Oklahoma cowboy wins, visits friends; bareback rider follows in dad’s footsteps.
Abilene, Kans. August 6, 2022 – When Hardy Braden comes to Abilene, he likes to see his friends.
But it’s nice to win a check, too.
And that’s what the Oklahoma cowboy did this week at the Wild Bill Hickok Rodeo.
He scored 84.5 points on the Andrews Rodeo horse Capone to win first place and a check for more than $1500, plus he had a chance to visit with Sammy Andrews and James Andrews, owners of the stock contracting firm with the bucking horses and bulls.
Braden, who is 33 years old, used to compete full time, qualifying for the Wrangler National Finals Rodeo, pro rodeo’s world stage, in 2017.
But obligations on the family ranch near Welch, Okla., and high fuel prices, have kept him closer to home this year.
He’s “easing around,” he said, “not (rodeoing) very hard. It cost too dang much to go. A guy better be winning a lot of money at five dollar” a gallon fuel prices.
“I always try to make a business decision out of it,” he said. “I don’t rodeo to lose money. The goal is to try to make a dollar.”
He’s ranked twelfth in the Prairie Circuit and at the 2017 National Finals, finished fourth in the world standings.
And when he’s at the rodeo, he likes to visit with the Andrews, Sammy and son James. “I like Sammy, always have,” Braden said. “He’s a good guy, and James is, too.”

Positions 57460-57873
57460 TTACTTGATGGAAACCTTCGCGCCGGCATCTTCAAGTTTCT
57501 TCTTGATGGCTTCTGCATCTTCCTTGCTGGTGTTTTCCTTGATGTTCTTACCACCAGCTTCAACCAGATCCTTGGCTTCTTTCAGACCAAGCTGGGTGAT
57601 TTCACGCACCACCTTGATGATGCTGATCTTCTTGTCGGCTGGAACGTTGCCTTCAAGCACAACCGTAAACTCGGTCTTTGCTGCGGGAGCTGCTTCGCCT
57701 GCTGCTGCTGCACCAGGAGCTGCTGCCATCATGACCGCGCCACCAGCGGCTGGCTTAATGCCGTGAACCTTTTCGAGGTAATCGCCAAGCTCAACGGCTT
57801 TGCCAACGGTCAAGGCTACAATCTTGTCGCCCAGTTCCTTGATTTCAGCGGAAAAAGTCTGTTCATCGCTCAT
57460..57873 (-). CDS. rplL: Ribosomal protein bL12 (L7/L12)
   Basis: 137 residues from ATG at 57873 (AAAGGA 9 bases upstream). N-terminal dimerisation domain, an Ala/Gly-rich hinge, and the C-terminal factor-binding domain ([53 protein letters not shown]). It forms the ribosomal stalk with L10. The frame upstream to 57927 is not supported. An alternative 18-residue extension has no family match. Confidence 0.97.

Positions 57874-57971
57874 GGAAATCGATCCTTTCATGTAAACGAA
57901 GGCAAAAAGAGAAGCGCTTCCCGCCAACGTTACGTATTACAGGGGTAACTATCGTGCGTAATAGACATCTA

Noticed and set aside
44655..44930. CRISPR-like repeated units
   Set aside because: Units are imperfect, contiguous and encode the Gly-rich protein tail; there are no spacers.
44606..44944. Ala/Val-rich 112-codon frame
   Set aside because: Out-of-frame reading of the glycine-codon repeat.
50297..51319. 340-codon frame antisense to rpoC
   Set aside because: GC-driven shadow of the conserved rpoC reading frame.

In the bareback riding, a Texas man left with a Kansas prize.
Kade Berry, Weatherford, Texas, rode the Andrews Rodeo horse Double Cross for 81 points and the bareback title.
The horse was one his older brother, Leighton Berry, who is ranked twelfth in the PRCA world standings, has ridden for a whole bunch of points and some big checks.
“I’ve seen my big brother climb aboard that horse and win a lot of money,” Berry said. “That’s a horse I’ve wanted to get on since I started riding bucking horses. She’s a great-built bucking horse, and everything a guy could want. If you wanted to build a bucking horse, you couldn’t find one any better than that.”
A nineteen-year-old student at Tarleton State University in Stephenville, Texas, Berry is in his PRCA permit year, working towards full membership and a degree in agribusiness.
He and brother Leighton, who’s been a PRCA competitor since 2018, are competitive. “Everything was a race,” Kade said. “If it was who could finish their plate the fastest at the dinner table or who could get to the barn the quickest to saddle their horse, it was always a competition.”
Berry’s father, Kirby, rode bareback horses for fifteen years, competing in Abilene multiple times and finishing as the Texas Circuit champion twice. “He’s the stepping stone for me and my brother. He’s taught me and Leighton everything we know. It’s so cool for me to follow in those footsteps.”
Other 2022 champions include steer wrestler Jeff Richardson, Kearney, Neb. (4.5 seconds); tie-down roper Mason Appleton, Chelsea, Okla. (8.7 seconds); team ropers Paul David Tierney, Oklahoma City, Okla. and Tanner Braden, Dewey, Okla. (4.6 seconds); barrel racer BryAnna Haluptzok, Tenstrike, Minn. (15.26 seconds) and bull rider Creek Young, Rogersville, Mo. (88 points).
During the rodeo, a big check was presented to the Elsie Brooks Memorial Cancer Fund in the amount of $5,087.06. The monies were raised through donations by rodeo fans and personnel, and go to help those fighting cancer in Dickinson County.